When Maggie Dunlap moved to New York two years ago, she did not expect cat calls on her daily commutes around the city. The artist raised in South Florida says that walking around New York City did not afford her the same protection she had while driving her car in Miami.
Dunlap, who has drawn from friends’ experiences, as well as her own, created Tender, her first solo exhibit, which focuses on girl culture and adolescence. A self-proclaimed feminist, Dunlap hopes her work — showing through Nov. 13 at &gallery in Little Haiti — will be a starting point for a larger dialogue about feminism and what it means to be a girl in our society.
“Maggie’s work is powerful. As a woman I support her, especially because she is advocating for women,” said Paula Fera, a fan of Dunlap’s work. “She is a Miamian and we have to support our local artists.”
Using various media, Dunlap references topics such as sexuality, assault and innocence.
“Not all of my work is about puberty or coming of age, but some of it is,” said Dunlap, 19. “ I think its important to talk about because it can be an extremely alienating time for young people, especially girls. You begin to be treated less like a person and more like a body.”
Dunlap is studying visual and critical studies at The School of Visual Arts in New York. Recently, she’s been learning how to spin and dye her own yarn and has also incorporated embroidery into her work.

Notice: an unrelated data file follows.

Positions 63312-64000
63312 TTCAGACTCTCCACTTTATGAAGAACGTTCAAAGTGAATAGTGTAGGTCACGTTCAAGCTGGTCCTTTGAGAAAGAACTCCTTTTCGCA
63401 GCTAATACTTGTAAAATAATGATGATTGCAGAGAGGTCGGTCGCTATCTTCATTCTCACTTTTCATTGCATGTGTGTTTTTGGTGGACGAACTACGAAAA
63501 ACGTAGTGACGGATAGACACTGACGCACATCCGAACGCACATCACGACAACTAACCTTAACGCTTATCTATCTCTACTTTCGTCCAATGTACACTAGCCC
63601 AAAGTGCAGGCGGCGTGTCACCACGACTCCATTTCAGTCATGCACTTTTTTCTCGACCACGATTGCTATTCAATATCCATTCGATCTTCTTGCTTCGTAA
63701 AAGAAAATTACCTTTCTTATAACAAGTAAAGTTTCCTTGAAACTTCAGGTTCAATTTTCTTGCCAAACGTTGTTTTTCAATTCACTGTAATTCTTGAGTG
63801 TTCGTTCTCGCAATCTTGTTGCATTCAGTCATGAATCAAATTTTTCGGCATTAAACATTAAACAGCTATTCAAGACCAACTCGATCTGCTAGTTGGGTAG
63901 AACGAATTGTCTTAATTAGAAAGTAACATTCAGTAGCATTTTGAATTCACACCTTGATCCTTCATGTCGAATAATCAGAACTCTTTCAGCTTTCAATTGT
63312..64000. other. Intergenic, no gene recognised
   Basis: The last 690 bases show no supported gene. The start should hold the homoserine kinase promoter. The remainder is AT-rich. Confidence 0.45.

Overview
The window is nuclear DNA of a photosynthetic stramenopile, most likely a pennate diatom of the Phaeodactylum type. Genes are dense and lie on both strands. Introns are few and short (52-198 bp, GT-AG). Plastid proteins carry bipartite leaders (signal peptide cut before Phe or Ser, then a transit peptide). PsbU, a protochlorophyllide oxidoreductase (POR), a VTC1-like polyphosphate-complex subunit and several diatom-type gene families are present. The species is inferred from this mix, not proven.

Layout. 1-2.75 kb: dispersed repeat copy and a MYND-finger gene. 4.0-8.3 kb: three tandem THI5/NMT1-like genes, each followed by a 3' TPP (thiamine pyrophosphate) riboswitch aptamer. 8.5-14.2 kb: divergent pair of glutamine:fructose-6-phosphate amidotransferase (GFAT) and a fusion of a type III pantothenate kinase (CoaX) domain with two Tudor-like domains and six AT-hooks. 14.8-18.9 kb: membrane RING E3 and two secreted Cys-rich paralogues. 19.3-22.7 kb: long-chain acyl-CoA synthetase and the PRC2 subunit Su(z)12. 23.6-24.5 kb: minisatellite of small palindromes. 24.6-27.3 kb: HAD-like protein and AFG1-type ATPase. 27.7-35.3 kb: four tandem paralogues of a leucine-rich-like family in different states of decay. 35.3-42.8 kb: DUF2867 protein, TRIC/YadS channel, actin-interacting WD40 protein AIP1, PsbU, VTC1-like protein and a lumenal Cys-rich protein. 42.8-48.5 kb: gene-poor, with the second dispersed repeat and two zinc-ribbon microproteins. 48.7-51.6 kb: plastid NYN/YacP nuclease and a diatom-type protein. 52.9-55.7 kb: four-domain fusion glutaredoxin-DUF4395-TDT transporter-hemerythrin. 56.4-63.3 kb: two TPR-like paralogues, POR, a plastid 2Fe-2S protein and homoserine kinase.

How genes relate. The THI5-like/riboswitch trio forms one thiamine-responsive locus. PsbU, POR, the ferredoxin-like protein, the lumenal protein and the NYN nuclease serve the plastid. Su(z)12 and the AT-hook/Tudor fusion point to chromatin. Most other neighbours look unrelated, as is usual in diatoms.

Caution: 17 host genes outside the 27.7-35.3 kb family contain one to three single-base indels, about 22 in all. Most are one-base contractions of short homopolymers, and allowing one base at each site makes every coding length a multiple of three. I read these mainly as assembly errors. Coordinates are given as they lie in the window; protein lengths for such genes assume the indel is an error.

“Embroidery has been associated with women and domestic life,” Dunlap said. “Some consider it a craft, not art, because of the ties it shares with a community that was considered a minority.”
Although Dunlap says her work is personal, she prefers to expose larger truths using concepts anyone can relate to.
One of her text pieces, TAKE UP TOO MUCH SPACE, stemmed from a conversation with some colleagues where she found that most women have had negative emotions regarding their body image. The message is meant to encourage women to own their own space, both bodily and in their public personas.
Women are often encouraged to reduce themselves, Dunlap said.
“Something is wrong with our society that all these girls feel this way. Once you grow up, you realize most girls have dealt with some of these problems,” Dunlap said. “It’s comforting to know you’re not the only one, but it’s sad because they also had to go through that.”